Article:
• Secondary data analyses of large datasets to identify sex differences in risk factors for mental illness, including environmental stressors, early exposure to trauma/gender-based violence, and social stress in childhood or adolescence. For secondary analyses studies, applications are encouraged to respond to RFA-MH-20-110.
  • Sex differences in help-seeking behaviors and attitudes during adolescence and young adulthood that may inform sex-specific and gender-specific intervention strategies or strategies that promote intervention engagement and/or adherence.
  • Development and testing of adaptations to existing evidence-based interventions that clearly target sex or gender specific factors with the goal of improving intervention effectiveness during adolescence and young adulthood.
  • Interventions that capitalize on the use of digital health technology more broadly to identify important phenomenological sex and gender differences (such as in resource utilization, situational response to stressors, and relationship between self-report and peripheral measures of stress) as well as to improve continuity of mental health care during the young adult transition period.

HIV/AIDS Research

  • Studies that advance understanding of how mental health trajectories impact risk of HIV infection during adolescence and young adulthood.
  • Studies that advance understanding of how mental health trajectories impact low uptake of and adherence to biomedical HIV prevention during adolescence and the young adult period.
  • Mental health intervention research that considers the unique developmental context of adolescence and young adulthood to improve HIV prevention or care continuum outcomes.

Research Areas of interest shared across the NIMH

  • Mental Health studies that examine risk and resilience factors related to exploring sexual orientation and gender identity (SOGI) development among adolescent girls and young women. For more information on the NIMH’s interests in areas of Sexual Gender Minority research refer to (NOT-MD-19-001).
  • Studies that identify factors contributing to increased risk and/or burden of mental health conditions in girls and young women in traditionally understudied, underserved and underreported populations. For more information on research areas of interest on the health of women of understudied, underrepresented, and underreported populations refer to PA-18-676
  • Greater understanding of mental health risks for adolescent and young adult mothers during pregnancy and the postnatal period. For more information on NIMH’s interest in areas of perinatal mental health refer to https://grants.nih.gov/grants/guide/notice-files/NOT-MH-15-013.html
  • Studies examining risk factors that contribute to peripartum psychopathology. For more information on NIMH’s interest in areas of perinatal mental health refer to https://grants.nih.gov/grants/guide/notice-files/NOT-MH-15-013.html

Application and Submission Information:

This notice applies to due dates on or after October 5, 2019 and subsequent receipt dates through May 18, 2022. The following funding opportunity announcements (FOAs) or their reissued equivalents must be used for submissions for this initiative. Although NIMH is not listed as a Participating Organization in all the FOAs listed below, applications for this initiative will be accepted.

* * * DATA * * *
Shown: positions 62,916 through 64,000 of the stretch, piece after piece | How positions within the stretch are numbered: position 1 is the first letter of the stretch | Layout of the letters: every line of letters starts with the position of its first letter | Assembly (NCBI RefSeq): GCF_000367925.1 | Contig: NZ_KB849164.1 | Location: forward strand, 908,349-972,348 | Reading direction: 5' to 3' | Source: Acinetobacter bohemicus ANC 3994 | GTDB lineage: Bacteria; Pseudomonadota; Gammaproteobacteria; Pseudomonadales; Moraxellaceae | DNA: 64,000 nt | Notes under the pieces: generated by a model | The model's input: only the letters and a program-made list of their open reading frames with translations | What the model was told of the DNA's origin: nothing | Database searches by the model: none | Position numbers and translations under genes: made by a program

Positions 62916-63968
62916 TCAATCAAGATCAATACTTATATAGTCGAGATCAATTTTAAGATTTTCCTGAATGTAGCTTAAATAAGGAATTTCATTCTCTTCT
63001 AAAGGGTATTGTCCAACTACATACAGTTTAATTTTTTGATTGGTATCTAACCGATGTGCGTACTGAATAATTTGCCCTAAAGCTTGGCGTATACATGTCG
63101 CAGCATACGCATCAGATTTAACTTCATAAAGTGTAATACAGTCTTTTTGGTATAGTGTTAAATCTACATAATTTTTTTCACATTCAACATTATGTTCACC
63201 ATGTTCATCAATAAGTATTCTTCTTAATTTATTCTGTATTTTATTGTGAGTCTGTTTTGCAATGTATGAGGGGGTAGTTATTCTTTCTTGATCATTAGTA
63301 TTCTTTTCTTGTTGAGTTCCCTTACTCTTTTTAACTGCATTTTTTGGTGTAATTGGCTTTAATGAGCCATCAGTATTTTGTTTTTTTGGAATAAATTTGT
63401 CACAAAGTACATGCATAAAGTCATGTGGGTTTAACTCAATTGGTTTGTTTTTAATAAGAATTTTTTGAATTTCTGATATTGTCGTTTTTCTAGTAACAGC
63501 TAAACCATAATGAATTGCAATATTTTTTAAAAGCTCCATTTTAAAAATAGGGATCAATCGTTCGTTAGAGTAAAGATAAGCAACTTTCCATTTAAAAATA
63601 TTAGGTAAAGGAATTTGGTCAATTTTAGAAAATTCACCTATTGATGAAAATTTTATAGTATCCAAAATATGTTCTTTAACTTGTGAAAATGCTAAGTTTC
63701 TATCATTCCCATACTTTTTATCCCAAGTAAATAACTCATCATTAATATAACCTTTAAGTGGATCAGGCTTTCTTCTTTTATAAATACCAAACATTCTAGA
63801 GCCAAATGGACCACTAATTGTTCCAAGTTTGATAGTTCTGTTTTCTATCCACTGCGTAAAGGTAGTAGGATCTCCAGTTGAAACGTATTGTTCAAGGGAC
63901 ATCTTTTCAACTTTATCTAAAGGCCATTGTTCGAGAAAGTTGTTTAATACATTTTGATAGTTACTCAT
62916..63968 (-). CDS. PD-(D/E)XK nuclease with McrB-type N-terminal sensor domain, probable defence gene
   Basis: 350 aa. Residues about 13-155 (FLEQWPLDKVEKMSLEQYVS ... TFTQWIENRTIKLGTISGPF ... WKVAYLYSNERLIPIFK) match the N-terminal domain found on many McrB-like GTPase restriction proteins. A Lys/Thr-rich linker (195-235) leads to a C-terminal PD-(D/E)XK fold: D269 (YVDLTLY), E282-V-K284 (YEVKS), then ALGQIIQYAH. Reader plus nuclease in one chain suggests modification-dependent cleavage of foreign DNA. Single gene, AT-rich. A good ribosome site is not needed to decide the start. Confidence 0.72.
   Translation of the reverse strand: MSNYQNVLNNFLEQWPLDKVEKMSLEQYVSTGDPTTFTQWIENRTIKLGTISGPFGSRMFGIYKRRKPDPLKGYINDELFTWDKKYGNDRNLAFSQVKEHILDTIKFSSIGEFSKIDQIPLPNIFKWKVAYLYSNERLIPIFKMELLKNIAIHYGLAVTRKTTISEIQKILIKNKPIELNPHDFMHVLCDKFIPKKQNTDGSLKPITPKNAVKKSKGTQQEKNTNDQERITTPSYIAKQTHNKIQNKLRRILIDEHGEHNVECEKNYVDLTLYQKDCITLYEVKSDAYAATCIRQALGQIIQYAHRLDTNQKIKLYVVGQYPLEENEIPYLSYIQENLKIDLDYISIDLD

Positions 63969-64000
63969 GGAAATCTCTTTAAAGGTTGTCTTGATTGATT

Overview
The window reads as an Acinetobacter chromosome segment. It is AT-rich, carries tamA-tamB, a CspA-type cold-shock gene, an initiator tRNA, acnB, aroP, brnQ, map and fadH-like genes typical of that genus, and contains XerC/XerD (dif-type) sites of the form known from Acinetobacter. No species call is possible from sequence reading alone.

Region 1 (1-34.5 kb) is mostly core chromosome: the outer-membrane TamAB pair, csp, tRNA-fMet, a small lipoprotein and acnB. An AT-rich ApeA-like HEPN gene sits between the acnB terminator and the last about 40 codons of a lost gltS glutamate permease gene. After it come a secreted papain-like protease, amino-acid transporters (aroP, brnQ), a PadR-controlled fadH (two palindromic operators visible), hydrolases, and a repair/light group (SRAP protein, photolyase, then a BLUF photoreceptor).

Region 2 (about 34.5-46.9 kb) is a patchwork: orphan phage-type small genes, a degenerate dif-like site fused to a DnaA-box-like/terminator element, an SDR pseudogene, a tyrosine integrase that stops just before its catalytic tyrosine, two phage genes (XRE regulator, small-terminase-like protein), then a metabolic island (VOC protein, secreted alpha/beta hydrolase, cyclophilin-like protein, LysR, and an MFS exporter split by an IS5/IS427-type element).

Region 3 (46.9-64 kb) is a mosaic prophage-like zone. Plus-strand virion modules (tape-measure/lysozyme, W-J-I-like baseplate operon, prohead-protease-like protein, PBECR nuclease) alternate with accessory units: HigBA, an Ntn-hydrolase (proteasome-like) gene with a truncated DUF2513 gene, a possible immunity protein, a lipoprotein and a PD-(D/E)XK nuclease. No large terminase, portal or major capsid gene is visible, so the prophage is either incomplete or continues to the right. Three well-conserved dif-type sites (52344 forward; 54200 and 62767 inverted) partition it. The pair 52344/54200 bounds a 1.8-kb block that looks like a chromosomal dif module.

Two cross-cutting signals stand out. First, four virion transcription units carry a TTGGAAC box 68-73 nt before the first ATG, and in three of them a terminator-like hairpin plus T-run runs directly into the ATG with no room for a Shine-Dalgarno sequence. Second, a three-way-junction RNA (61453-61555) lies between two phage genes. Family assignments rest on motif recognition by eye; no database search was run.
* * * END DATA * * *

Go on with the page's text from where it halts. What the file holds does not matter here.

Activity Code FOA First Available Due Date
R21 PA-19-092, NIH Exploratory/Developmental Research Grant Program (Parent R21 Basic Experimental Studies with Humans Required) October 16, 2019
R21 PA-18-350, NIMH Exploratory/ Development Research Grant (R21 Clinical Trial Not Allowed) October 16, 2019
R01 PA-19-091, NIH Research Project Grant (Parent R01 Basic Experimental Studies with Humans Required) October 5, 2019
R01 PA-19-055, Research Project Grant (Parent R01 Clinical Trial Required) October 5, 2019
P50 PAR-18-701, Advanced Laboratories for Accelerating the Reach and Impact of Treatments for Youth and Adults with Mental Illness (ALACRITY) Research Centers (P50 Clinical Trial Optional) May 18, 2020

All instructions in the SF424 (R&R) Application Guide and the listed funding opportunity announcements must be followed, with the following additions:

For funding consideration, applicants must include “NOT-MH-19-039” (without quotation marks) in the Agency Routing Identifier field (box 4B) of the SF424 R&R form. Applications without this information in box 4B will not be considered for this initiative. Applications nonresponsive to the terms of this notice will not be considered for this initiative.

The NIMH encourages multidisciplinary collaborations that interweave basic science and translational research to identify actionable targets for mechanisms that spur the development of innovative mental health interventions for girls and young women. In addition, NIMH encourages investigators to draw on existing large scale comprehensive multidomain research such as the Adolescent Brain and Cognitive Development (ABCD) Project and the Human Connectome Project in Development (HCP-D), other longitudinal studies, existing research cores, CTSAs, or other institutional assets in the design of their projects.

Inquiries

Please direct all inquiries to:

Scientific/Research Contact:
Tamara Lewis Johnson, MPH, MBA
National Institute of Mental Health (NIMH)
Telephone: (301)594-7963
Email: tamara.lewisjohnson@nih.gov